SNT’s and Pooled Trusts in NJ

Pooled Trusts for the Benefit of Disabled or Handicapped Persons

What is a Pooled Trust?

How Does it Protect My Family Member?

How Can it Be Used to Help a Disabled Person?

A pooled trust, also known as a “(d)(4)(C) trust,” is a special needs trust with a twist. Most special needs trusts are created for the benefit of a beneficiary who is often a family member.  A pooled trust, however, is established by a non-profit organization, with many individual beneficiaries all benefitting from the funds deposited within a larger trust.  In other words, the assets of many people with special needs are “pooled.” Because a pooled trust accepts contributions from many beneficiaries, the trust can make more secure investments and provide additional management services that a third party special trustee might not be able to afford.  On top of these benefits, transfers into a pooled trust qualify a person with special needs for government benefits.

Although the funds placed in a pooled trust are invested together, each beneficiary’s account remains accessible only for his or her sole benefit. Depending on the trust, a beneficiary might work with a NJ Special Needs Trust attorney or other trust advisor customize a fund distribution plan that fits his or her lifestyle. As with an individual special needs trust, funds in a pooled trust are used to supplement a beneficiary’s government benefits, and the funds can be used to pay for items which are not available through a government benefit program.  Importantly, beneficiaries do not have to spend down their resources in order to qualify for, or remain on, government benefits and can transfer their funds directly into a pooled trust account without having to rely on a family member’s help.

Like most trusts that allow people with a disability to qualify for benefits, pooled trusts come with a catch. Upon the beneficiary’s death, New Jersey requires that the funds held in a pooled trust account must be used to reimburse the government for any medical services provided to the beneficiary.  However, the state may allow the non-profit organization that established the pooled trust to retain a percentage of a deceased beneficiary’s account to support its mission.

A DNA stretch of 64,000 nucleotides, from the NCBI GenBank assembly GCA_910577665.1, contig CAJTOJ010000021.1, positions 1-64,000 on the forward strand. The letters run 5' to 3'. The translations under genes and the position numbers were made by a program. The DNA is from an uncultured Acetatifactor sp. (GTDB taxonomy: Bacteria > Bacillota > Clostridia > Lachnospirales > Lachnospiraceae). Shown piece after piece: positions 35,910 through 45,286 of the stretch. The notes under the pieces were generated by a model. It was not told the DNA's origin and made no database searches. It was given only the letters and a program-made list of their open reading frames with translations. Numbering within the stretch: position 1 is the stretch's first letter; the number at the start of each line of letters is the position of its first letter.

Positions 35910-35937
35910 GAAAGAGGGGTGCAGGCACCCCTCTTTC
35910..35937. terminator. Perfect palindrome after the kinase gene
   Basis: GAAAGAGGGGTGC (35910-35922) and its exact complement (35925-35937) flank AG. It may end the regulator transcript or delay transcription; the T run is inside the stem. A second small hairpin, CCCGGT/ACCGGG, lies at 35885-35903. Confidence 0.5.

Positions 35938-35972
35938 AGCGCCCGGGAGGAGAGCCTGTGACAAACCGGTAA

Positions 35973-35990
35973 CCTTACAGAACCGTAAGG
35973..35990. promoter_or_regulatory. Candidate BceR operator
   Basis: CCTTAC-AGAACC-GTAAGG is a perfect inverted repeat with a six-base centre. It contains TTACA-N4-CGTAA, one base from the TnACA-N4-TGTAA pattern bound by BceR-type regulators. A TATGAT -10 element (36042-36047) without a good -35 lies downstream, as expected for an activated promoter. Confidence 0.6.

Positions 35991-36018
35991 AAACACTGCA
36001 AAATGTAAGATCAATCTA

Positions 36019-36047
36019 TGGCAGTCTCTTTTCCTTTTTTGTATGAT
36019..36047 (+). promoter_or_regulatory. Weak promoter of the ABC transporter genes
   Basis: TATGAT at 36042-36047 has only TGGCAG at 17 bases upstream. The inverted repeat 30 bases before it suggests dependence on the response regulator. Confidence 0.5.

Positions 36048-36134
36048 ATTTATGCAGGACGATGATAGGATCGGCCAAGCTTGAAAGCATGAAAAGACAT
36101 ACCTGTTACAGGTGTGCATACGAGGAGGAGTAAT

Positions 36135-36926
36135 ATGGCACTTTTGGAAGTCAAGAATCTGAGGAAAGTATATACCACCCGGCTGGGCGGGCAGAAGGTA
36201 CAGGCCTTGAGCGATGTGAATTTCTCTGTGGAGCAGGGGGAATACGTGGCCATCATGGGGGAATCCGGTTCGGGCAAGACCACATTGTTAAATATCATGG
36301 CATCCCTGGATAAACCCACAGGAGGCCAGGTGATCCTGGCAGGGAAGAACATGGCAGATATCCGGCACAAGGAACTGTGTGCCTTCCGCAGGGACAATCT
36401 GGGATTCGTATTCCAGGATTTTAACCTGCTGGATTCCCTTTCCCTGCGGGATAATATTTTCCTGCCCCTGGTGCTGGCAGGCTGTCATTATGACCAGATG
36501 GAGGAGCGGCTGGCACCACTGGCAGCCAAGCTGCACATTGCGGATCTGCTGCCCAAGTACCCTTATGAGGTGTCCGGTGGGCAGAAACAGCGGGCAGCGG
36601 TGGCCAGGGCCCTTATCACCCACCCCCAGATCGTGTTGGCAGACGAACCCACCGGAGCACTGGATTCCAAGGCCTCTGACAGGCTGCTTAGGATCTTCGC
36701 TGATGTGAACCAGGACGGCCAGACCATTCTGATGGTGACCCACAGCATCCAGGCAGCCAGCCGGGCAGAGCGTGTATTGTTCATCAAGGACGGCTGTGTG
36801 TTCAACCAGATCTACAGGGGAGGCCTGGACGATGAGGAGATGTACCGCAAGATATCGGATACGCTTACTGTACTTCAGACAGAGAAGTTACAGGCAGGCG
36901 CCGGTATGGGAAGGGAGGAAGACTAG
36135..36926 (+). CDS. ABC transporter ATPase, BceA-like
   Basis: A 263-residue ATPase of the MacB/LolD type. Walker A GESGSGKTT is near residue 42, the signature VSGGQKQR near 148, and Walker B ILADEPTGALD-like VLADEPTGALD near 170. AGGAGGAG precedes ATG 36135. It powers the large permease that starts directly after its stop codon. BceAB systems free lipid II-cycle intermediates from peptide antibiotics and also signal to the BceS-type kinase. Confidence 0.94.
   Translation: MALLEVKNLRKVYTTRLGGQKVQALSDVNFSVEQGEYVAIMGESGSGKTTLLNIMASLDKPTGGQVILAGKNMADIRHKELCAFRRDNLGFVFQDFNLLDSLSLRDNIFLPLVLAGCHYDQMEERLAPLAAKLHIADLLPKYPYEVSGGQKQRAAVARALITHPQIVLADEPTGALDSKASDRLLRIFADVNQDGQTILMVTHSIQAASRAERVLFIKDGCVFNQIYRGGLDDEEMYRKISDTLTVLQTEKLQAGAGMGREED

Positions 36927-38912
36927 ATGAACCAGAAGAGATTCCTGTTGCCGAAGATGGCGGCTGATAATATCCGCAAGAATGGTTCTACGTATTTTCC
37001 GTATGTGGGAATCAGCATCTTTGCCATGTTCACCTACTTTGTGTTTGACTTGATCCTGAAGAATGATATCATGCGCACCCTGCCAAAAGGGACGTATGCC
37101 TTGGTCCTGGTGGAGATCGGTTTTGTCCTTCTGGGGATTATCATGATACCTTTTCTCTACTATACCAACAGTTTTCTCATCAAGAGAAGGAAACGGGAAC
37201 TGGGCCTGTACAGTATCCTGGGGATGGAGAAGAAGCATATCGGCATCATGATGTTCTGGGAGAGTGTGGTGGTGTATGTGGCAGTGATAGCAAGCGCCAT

When should a person with special needs consider a pooled trust?  Each individual’s situation is different.  A person with a disability often uses a pooled trust when he or she does not have someone to create an individual first-party special needs trust for her and she needs to transfer funds out of her name in order to qualify for, or maintain, government benefits. A person with a disability who has only a small amount of money in her name may like the low cost of a pooled trust. Others appreciate the fact that their funds will be used to help others with special needs.


I was referred to Hanlon Niemann. I was warmly greeted and my appointment promptly kept. I was given all the time I needed to ask questions and talk about my needs and concerns. I was quoted a fee that was appropriate and reasonable for my matter. My attorney gave me answers and advice. He was a counselor at law and in life. Calling Hanlon Niemann was the right decision.

—Nick Alfano, Morganville, NJ

Fredrick P. Niemann Esq.

Pooled trusts are helpful for people with special needs.  Of course, the best way to learn more about pooled trusts is to speak with a qualified Special Needs Attorney.

If you have any questions, contact Fredrick P. Niemann, Esq.

toll-free at (855) 376-5291,


He is happy to answer your inquiries.



Written by Fredrick P. Niemann, Esq. of Hanlon Niemann & Wright, a New Jersey Special Needs Trust Attorney